He decided to visit a Methodist minister and was given a copy of C S Lewis’s Mere Christianity, which argues that God is a rational possibility. The book transformed his life. “It was an argument I was not prepared to hear,” he said. “I was very happy with the idea that God didn’t exist, and had no interest in me. And yet at the same time, I could not turn away.”

His epiphany came when he went hiking through the Cascade Mountains in Washington state. He said: “It was a beautiful afternoon and suddenly the remarkable beauty of creation around me was so overwhelming, I felt, ‘I cannot resist this another moment’.”

Collins believes that science cannot be used to refute the existence of God because it is confined to the “natural” world. In this light he believes miracles are a real possibility. “If one is willing to accept the existence of God or some supernatural force outside nature then it is not a logical problem to admit that, occasionally, a supernatural force might stage an invasion,” he says.

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Top 5 Recreational Drug Experiments

Recreational drugs are a ridiculously fun topic for scientific research. They could also be the inspiration for powerful new medications. We are often amazed by the fascinating, and sometimes hilarious, stories that make their way into peer-reviewed journals. Here are some of our very favorites:

5. Harvard Scientists Build a Device to Smoke Weed During a Brain Scan
To better understand addiction, and how to treat it, scientists need to get a better look at the human brain as it is under the influence of weed. Unfortunately, smoking weed inside the narrow chamber of a functional MRI is not easy. To prevent smoke damage and allow their research subjects to puff without moving around too much, Blaise Frederick and his team at Harvard built what amounts to a giant bong.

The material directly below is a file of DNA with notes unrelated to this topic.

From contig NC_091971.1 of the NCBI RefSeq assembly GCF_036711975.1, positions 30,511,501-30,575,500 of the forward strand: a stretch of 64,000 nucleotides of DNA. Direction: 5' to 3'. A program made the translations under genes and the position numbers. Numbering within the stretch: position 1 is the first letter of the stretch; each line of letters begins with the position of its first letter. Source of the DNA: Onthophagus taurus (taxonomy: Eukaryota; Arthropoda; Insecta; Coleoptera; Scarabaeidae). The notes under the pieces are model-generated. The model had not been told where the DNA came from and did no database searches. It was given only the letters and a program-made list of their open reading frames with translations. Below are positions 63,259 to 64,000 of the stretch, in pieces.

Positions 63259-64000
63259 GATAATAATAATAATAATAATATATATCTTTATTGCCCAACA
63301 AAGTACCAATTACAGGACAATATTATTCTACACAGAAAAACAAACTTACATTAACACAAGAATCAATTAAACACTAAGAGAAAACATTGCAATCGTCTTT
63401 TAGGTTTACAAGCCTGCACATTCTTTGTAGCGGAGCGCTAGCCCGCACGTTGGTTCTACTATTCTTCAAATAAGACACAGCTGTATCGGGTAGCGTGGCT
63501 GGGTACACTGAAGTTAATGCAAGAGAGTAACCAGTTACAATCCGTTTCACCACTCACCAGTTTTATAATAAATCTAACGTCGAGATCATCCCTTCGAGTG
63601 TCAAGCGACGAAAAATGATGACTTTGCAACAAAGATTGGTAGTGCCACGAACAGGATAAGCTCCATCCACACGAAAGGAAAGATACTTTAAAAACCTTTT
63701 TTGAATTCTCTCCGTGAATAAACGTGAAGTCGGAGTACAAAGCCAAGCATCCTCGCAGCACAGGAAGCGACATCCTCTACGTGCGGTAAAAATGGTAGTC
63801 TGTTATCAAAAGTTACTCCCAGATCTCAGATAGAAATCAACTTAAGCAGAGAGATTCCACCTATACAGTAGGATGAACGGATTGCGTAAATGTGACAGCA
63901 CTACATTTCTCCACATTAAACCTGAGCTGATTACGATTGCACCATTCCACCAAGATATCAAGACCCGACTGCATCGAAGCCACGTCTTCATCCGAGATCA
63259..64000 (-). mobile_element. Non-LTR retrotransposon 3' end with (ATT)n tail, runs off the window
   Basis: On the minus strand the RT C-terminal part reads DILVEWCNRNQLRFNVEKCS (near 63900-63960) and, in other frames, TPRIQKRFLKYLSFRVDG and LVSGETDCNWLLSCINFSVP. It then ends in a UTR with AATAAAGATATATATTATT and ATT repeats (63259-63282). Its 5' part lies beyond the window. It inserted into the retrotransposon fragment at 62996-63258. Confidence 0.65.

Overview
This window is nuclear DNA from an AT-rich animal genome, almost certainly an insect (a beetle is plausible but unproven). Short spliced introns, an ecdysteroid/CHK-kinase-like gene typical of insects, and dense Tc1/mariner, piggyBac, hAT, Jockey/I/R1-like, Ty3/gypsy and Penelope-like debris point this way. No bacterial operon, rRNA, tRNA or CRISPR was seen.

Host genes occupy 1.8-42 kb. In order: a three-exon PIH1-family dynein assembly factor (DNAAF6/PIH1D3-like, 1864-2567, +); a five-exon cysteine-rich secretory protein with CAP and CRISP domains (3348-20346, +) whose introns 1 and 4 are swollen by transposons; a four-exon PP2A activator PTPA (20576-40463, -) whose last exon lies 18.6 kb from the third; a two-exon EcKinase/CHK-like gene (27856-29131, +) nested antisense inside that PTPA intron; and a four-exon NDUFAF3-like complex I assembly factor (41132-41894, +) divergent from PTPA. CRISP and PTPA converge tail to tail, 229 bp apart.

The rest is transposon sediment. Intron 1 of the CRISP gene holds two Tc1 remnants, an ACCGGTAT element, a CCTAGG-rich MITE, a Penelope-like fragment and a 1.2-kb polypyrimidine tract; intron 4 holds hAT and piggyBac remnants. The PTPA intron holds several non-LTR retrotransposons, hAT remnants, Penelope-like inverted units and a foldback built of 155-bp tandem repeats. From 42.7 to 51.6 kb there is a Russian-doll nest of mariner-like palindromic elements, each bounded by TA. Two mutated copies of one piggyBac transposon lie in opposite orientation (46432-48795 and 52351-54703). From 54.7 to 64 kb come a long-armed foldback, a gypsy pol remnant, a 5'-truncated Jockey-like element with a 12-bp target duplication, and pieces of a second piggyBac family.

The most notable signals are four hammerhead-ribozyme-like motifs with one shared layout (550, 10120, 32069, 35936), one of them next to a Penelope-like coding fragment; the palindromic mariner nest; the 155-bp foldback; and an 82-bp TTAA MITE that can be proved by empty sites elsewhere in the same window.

4. Stanford Chemists make THC from Scratch
Since 1965, chemists have been trying to make the active ingredient of marijuana [pdf]from scratch. Back then, the researchers could only make tetrahydrocannabinol along with its enantiomers -- impurities that have the same chemical composition, but a different shape. Then, in 2006, a pair of chemists from Stanford University used a Molybdenum catalyst and other sophisticated techniques to produce the coveted molecule in its pure form. Despite their discovery, mother nature is still the best chemist and closets with high-intensity lamps will outperform the most sophisticated laboratories.

3. Researchers Learn How Salvia Works
Diviner's sage contains a powerful hallucinogen that may someday inspire a new class of depression, pain, and addiction medications. In at least one instance, a woman has used the substance to rid herself of depression. Tests on animals have shown that the Oxaccan plant, a relative of the culinary herb, can also control pain.

Last year, Catherine Willmore and her colleagues at Ohio Northern University ended a controversy about how the drug works. In the Sep. 2007 issue of Neruopharmacology, she confirmed that the active chemical, Salvinorin A, binds to signal-carrying proteins called kappa opioid receptors.

Willmore and her team trained rats to recognize the sensations caused by a well-understood drug that also targets kappa opioid receptors. It is impossible to know exactly how the rats felt during the test, but they could not tell the difference between the active chemical in sage and the one they had been trained to identify. Since the drugs feel the same, both of them must activate the same target.

2. British Army Tests LSD on Soldiers

1. Researchers Combine Chemicals from Sea Urchin Eggs and Weed to Make Powerful Painkillers